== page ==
Middle East Christians — an overview
- Turkey, which falls under the orbit of the church of Constantinople, founded in Greek Byzantium by St. Andrew.
- Egypt, the center of the church of Alexandria of St. Mark the Evangelist.
- Syria, Lebanon, Iraq, Iran and Cyprus, at one time all of which were associated with the church of Antioch, founded by St. Peter.
- The Holy City of Jerusalem, Israel, Palestine, Jordan and the various countries of the Arabian Peninsula, traditional territories of the mother church of Christendom, Jerusalem.
While the inclusion of Turkey in the Middle East — particularly as Turkey is applying for membership into the European Union — and the separation of Jerusalem from both Israel and Palestine may raise an eyebrow or two, the addition of Bahrain, Kuwait, Oman, Qatar, Saudi Arabia, the United Arab Emirates and Yemen adds an entirely different perspective.
Who are the Christians of the Middle East?
Gathering statistics on anything connected to the Middle East, even the numbers of Christians, is as futile and perhaps as useless as counting soap suds in a bubble bath. A high-ranking hierarch in the Middle East once quipped to a colleague, “You have to understand that, in our part of the world, numbers have a very symbolic value.”
In other words they are not accurate. But we have to start somewhere. Utilizing census reports as well as numbers gleaned from various sources, including the various churches, there are roughly 15.5 million Christians in the region. Never prone to exaggeration, the Holy See estimates that perhaps as many as 20 million Christians live in the Middle East, some 5.62 percent of its population. These include:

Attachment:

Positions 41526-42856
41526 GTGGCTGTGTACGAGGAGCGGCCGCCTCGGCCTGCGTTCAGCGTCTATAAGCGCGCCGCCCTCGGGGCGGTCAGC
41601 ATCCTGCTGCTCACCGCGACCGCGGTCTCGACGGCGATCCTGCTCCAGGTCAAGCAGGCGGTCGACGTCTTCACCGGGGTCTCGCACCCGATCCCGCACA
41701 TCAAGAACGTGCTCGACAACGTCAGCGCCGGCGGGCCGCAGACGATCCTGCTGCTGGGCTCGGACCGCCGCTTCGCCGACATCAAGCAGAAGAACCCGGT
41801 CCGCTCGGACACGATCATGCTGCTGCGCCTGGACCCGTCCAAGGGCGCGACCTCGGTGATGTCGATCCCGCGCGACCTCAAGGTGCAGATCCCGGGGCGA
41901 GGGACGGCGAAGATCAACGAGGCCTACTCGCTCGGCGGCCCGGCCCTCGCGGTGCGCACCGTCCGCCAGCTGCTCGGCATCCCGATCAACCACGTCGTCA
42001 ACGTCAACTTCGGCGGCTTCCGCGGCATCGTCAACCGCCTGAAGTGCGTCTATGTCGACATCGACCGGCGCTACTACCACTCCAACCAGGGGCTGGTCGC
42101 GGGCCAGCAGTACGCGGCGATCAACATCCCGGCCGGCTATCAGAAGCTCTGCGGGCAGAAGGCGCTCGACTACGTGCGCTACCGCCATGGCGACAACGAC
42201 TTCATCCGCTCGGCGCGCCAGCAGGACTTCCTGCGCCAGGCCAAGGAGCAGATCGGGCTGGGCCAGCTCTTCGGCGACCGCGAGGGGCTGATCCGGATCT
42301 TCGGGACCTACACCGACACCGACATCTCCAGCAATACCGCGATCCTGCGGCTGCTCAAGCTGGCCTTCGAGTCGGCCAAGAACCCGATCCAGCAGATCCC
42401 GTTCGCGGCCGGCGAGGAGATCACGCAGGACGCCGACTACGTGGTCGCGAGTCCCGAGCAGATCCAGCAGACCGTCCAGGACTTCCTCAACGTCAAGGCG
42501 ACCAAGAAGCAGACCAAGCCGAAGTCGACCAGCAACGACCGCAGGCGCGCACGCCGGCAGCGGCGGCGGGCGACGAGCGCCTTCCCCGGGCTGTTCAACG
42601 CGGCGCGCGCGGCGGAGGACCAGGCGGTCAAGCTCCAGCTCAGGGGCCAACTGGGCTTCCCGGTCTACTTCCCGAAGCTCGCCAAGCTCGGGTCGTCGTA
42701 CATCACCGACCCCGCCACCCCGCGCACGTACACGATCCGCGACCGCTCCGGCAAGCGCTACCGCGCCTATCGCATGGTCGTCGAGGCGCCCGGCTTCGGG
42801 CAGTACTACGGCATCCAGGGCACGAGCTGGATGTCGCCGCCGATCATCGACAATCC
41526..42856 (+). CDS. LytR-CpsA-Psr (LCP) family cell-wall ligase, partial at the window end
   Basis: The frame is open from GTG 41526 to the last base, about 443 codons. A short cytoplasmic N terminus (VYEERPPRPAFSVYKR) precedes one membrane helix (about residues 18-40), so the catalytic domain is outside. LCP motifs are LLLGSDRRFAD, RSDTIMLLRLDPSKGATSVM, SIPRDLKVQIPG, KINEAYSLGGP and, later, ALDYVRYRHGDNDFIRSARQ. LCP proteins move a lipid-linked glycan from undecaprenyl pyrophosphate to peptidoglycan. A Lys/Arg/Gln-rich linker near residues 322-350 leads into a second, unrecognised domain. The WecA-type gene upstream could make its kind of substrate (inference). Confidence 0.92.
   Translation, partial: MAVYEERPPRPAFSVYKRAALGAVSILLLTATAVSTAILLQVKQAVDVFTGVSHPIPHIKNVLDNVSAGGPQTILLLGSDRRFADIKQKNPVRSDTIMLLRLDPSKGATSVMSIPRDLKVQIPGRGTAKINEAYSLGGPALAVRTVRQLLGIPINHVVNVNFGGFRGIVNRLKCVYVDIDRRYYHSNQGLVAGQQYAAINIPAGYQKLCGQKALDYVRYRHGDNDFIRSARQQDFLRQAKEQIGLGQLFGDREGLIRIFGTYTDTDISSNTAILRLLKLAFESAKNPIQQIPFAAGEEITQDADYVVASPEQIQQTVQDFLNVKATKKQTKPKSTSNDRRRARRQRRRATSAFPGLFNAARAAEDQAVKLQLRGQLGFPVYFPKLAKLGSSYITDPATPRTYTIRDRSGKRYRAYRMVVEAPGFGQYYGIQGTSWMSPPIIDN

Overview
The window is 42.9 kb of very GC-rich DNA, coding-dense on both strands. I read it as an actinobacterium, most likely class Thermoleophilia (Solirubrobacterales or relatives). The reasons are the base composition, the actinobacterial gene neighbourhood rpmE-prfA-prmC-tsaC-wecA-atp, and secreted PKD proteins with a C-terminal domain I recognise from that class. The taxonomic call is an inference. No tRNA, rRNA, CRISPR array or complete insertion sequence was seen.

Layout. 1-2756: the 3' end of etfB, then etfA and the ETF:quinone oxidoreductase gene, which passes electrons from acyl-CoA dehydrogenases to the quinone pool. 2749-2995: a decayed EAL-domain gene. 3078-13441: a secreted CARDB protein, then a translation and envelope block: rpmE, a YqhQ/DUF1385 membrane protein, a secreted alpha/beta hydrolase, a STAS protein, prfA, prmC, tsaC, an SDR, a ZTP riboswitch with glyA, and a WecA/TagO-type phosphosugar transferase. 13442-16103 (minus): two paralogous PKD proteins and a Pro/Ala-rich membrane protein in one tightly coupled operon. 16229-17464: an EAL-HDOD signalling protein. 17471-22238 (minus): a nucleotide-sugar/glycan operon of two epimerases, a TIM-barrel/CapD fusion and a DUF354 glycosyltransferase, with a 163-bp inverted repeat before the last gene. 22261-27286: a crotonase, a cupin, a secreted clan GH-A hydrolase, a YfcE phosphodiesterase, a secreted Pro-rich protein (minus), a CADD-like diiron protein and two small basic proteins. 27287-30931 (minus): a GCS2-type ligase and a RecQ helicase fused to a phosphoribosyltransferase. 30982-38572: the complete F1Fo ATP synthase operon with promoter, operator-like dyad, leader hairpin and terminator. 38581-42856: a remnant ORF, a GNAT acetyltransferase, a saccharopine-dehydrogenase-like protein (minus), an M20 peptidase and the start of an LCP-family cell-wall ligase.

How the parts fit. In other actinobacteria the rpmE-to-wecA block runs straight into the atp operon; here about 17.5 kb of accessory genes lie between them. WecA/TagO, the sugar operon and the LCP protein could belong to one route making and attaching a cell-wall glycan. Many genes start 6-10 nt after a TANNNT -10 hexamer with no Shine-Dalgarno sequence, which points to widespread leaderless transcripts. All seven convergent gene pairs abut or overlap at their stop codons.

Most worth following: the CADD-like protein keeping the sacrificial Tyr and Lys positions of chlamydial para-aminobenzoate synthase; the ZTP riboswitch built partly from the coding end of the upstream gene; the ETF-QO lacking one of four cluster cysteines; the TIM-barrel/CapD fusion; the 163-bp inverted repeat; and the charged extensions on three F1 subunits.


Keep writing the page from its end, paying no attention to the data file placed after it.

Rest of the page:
- 138,000 Christians in Turkey, about 0.2 percent of its population of 77.8 million.
- 8 million in Egypt, a tenth of its people.
- 2 million in Syria or 10 percent of Syria’s 22 million people.
- A generous 2 million in Lebanon, though no more than 40 percent make up the country’s total population. While a census has not been conducted there since 1932, it is thought that between 4.1 and 4.5 million people live in Lebanon.
- 300,000 Christians in Iraq, far less than the 1 million or so who once inhabited this “land between the rivers” prior to 1991.
- Less than 365,000 Christians remain in Iran, or 0.5 percent of Iran’s 73 million people.
- 900,000 Christians live in Cyprus, nearly 90 percent of the island’s population, the vast majority of whom belong to the autonomous Orthodox Church of Cyprus.
- 12,000 Christians in the Holy City of Jerusalem.
- 147,000 live in Israel, 2 percent of the Jewish state’s population.
- Some 45,000 live in Palestine, about 43,000 in the West Bank and the balance in Gaza.
- 300,000 Christians live in the Hashemite Kingdom of Jordan, though the government officially counts Christians to be 6 percent of the total population of 6.4 million people.
- An estimated 1,153,000 Christians in the Arabian Peninsula, which includes perhaps as many as a million in Saudi Arabia, who officially do not exist.